38. Another recovery is of a pant which, according to the prosecution, belonged to the deceased. Admittedly, there was no blood on this pant and again there is nothing to connect this pant to the deceased. In our view, accordingly for the reasons stated above the recoveries do no stand proved.

(iv) RECOVERY OF MARUTI ESTEEM CAR:

39. It was also argued on behalf of the State that the appellant had got recovered the Maruti Esteem car. This, in our view, is not borne out from the evidence on record. Evidence of PW-39, Inspector Ashok Tyagi, SHO, P.S. Sarai Rohilla, reads as under:

“…..From the hospital, accused was taken to his home by his father with our oral permission and the father of accused and accused were directed by me to come to our office at about 11.00 a.m. Accused Rajiv Ohlan reached my office at about 12.00 noon and after some time his father also reached in the office in Esteem car, whose number I do not remember now. Then I gave message on wireless set to IO of this case Inspector R.K. Ojha, the then SHO P.S. Punjabi Bagh to come to our office and also told them the facts disclosed by the accused. Inspector R.K. Ojha alongwith his staff reached our office at about 4.00 p.m. I briefed him about the above mentioned facts and he also interrogated the accused Rajiv Ohlan and I handed over the accused/suspect at that time to Inspector R.K. Ojha. IO recorded my statement in this case…”

40. Reading of the testimony of PW-39, SHO Ashok Tyagi would show that the Maruti Esteem car was brought by the father of the appellant to his office. Thus, it cannot be said that this car was recovered at the instance of the appellant herein.

(iii) POINTING OUT OF THE PLACE OF INCIDENT:

41. Another incriminating circumstance is the pointing out of place of incident by the appellant herein. According to the prosecution, the accused, appellant herein on 14.09.2000 pointed out to the place of incident where the dead body was thrown. Reliance is placed on the testimony of PW-40, SI Balihar Singh. Evidence on record would show that the prosecution was already aware of the place where the dead body was found which is evident upon reading the testimony of PW-41, Inspector R.K. Ojha, wherein it was stated as under:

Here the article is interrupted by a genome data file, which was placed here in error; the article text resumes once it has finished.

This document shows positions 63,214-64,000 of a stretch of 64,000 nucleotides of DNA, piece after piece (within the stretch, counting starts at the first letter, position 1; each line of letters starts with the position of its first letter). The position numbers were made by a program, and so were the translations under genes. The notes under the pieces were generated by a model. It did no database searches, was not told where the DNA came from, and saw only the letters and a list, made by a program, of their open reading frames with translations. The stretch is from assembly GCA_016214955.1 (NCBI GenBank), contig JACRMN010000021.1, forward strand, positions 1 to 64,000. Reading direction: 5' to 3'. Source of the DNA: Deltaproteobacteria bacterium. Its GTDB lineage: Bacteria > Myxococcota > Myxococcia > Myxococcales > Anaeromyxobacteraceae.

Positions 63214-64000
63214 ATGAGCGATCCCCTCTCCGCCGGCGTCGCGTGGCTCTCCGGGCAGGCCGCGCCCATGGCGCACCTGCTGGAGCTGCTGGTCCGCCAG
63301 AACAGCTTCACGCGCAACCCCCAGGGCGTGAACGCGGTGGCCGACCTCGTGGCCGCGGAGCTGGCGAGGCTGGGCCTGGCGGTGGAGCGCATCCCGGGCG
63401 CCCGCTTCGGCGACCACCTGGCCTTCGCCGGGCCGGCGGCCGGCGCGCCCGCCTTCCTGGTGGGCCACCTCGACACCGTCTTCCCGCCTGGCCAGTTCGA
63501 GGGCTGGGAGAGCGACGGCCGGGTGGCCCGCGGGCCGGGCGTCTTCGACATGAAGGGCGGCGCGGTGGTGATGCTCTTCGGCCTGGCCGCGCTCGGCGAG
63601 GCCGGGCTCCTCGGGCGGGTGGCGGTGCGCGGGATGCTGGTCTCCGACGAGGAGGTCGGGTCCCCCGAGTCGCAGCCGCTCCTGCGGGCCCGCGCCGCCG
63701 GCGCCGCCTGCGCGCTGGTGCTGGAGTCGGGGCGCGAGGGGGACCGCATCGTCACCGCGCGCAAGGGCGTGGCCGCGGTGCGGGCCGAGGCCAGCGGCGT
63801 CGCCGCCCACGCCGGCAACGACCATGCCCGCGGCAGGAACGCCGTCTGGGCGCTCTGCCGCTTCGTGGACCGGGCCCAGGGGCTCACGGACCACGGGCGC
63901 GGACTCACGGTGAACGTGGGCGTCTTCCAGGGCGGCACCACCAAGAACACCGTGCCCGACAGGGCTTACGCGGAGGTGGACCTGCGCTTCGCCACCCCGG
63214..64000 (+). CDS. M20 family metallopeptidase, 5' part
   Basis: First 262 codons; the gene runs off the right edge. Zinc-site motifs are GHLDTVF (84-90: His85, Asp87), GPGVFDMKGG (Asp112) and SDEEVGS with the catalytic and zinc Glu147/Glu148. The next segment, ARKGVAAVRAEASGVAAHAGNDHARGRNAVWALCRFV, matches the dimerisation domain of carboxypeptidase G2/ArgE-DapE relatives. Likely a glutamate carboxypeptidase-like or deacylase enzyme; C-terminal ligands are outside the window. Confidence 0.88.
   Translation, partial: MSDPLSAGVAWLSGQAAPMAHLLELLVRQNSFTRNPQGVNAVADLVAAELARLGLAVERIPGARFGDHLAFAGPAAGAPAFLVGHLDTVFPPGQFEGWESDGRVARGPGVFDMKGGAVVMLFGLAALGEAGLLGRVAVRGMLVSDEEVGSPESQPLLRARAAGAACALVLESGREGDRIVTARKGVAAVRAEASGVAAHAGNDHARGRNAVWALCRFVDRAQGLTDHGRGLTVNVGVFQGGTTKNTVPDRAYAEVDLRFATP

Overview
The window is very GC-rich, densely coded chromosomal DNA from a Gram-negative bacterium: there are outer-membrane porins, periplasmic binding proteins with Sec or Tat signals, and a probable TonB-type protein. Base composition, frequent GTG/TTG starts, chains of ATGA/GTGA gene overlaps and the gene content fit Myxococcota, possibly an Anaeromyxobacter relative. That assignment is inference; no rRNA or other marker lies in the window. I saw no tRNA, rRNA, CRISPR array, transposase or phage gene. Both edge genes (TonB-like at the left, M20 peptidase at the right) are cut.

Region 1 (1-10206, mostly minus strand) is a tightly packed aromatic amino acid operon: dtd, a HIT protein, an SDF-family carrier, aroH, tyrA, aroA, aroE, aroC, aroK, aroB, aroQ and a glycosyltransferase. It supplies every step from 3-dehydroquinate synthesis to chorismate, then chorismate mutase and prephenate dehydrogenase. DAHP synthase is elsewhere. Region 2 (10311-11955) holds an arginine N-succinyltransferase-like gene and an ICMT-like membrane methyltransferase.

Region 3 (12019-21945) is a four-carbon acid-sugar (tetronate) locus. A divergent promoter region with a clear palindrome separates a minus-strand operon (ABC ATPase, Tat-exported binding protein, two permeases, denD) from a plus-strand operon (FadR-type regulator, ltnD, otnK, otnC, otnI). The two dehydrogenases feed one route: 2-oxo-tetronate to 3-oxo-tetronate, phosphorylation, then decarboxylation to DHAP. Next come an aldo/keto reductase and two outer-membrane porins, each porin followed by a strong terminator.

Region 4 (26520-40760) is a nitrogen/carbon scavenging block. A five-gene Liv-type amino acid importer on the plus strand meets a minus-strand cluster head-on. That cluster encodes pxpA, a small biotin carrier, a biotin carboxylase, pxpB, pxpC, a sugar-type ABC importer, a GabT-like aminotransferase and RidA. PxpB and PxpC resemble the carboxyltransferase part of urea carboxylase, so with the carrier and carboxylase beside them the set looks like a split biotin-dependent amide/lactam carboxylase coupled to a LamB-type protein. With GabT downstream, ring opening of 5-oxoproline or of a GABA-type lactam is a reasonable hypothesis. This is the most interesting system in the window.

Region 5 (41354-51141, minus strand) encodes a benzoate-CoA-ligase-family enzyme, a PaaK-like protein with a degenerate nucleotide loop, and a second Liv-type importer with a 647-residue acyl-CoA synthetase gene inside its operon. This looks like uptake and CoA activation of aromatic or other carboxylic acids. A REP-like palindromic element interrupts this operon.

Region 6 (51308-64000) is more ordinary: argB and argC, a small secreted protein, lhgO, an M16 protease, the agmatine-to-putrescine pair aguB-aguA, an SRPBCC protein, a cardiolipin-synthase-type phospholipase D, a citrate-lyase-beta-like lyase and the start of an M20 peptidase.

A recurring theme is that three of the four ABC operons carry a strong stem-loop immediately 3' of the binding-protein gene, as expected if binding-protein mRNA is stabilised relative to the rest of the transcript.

“From PGI Rohtak I came back at the spot where the dead body of the deceased was recovered by PP Asoda. ASI Kaptan Singh was with me at that time as he joined the investigation with me at that time. I found one broken bottle of beer on which “Tiger Hill” was written from the spot. I also found blood stains at the spot. I took blood stained earth (rodi) from the spot and also the rodi without blood and but(sic put) the same in small plastic dibbis separately and both the dibbis were sealed in a pullanda with the seal of US and were taken into possession by me vide memo Ex.PW-40/A which bears my signatures at point A. ASI Kaptan Singh signed the same at point A.”

42. Thus, since the police was already aware of the spot where the dead body was found, it cannot be said that the place of occurrence was pointed out by the appellant herein.

(v) RECOVERY OF HAIR OF THE DECEASED FROM THE MARUTI ESTEEM CAR:

43. Recovery of hair of the deceased from the Maruti Esteem car of the appellant is another incriminating factor which was considered by theTrial Court to convict the appellant. As per the case of the prosecution, the Maruti car bearing No.HR-26G-9531 was seized from the possession of the appellant which was used in the commission of the offence. Reliance is placed on the testimony of PW-17, SI Subhash Kumar, as per which based on disclosure statement, appellant got recovered Maruti Esteem car. From this car nine exhibits, i.e., hair samples were collected by the expert A.K. Srivastava, examined as PW-26 in the presence of SI Yashpal(PW-12) and Inspector Dinesh Kumar(PW-32). The hair samples of the deceased were also taken. They were collected from the room used by him in the Police Station. The hair samples of the appellant were taken by combing. The samples were sent for analysis. The first report Ex.PW-26/A shows that the hair is of human origin. However, as per the second report Ex.PW-41/X1, Ex.7, the hair samples collected from the rear seat of Maruti Esteem car and Ex.9 collected from the dicky of Maruti Esteem car and another hair samples collected were found to be consistent with the hair sample of the deceased.

44. Before the reports can be considered, it may be noticed that as per prosecution, the Maruti car was seized from the possession of the appellant. There is no explanation to the testimony of PW-39 which has been reproduced above. As per this witness, the father of the appellant reached his office while driving the Maruti Esteem car. We find it highly unsafe to rely on the testimony with regard to the recovery of the Maruti Esteem car from the appellant. As per PW-12, SI Yashpal and PW-32, Inspector Dinesh Kumar, the hair samples were collected by A.K. Srivastava(PW-

26). But PW-26, no where states that he had collected the samples although he has proved the Exs.PW-26/A and PW-26/B. We find it highly unsafe to convict the appellant based on the recoveries sought to be relied upon by the prosecution. It was also brought to our notice that blood was found on the tyre of the car, but the blood grouping does not match. Thus, no benefit can accrue in favour of the prosecution.

45. For the detailed reasons aforegoing, we find that the judgment of the Trial Court cannot be sustained. The same is accordingly set aside.

46. The appeal is allowed. The appellant shall be released forthwith, if not wanted in any other case.

47. The Trial Court record be sent back.

G.S.SISTANI, J SANGITA DHINGRA SEHGAL, J MAY 03, 2016 pst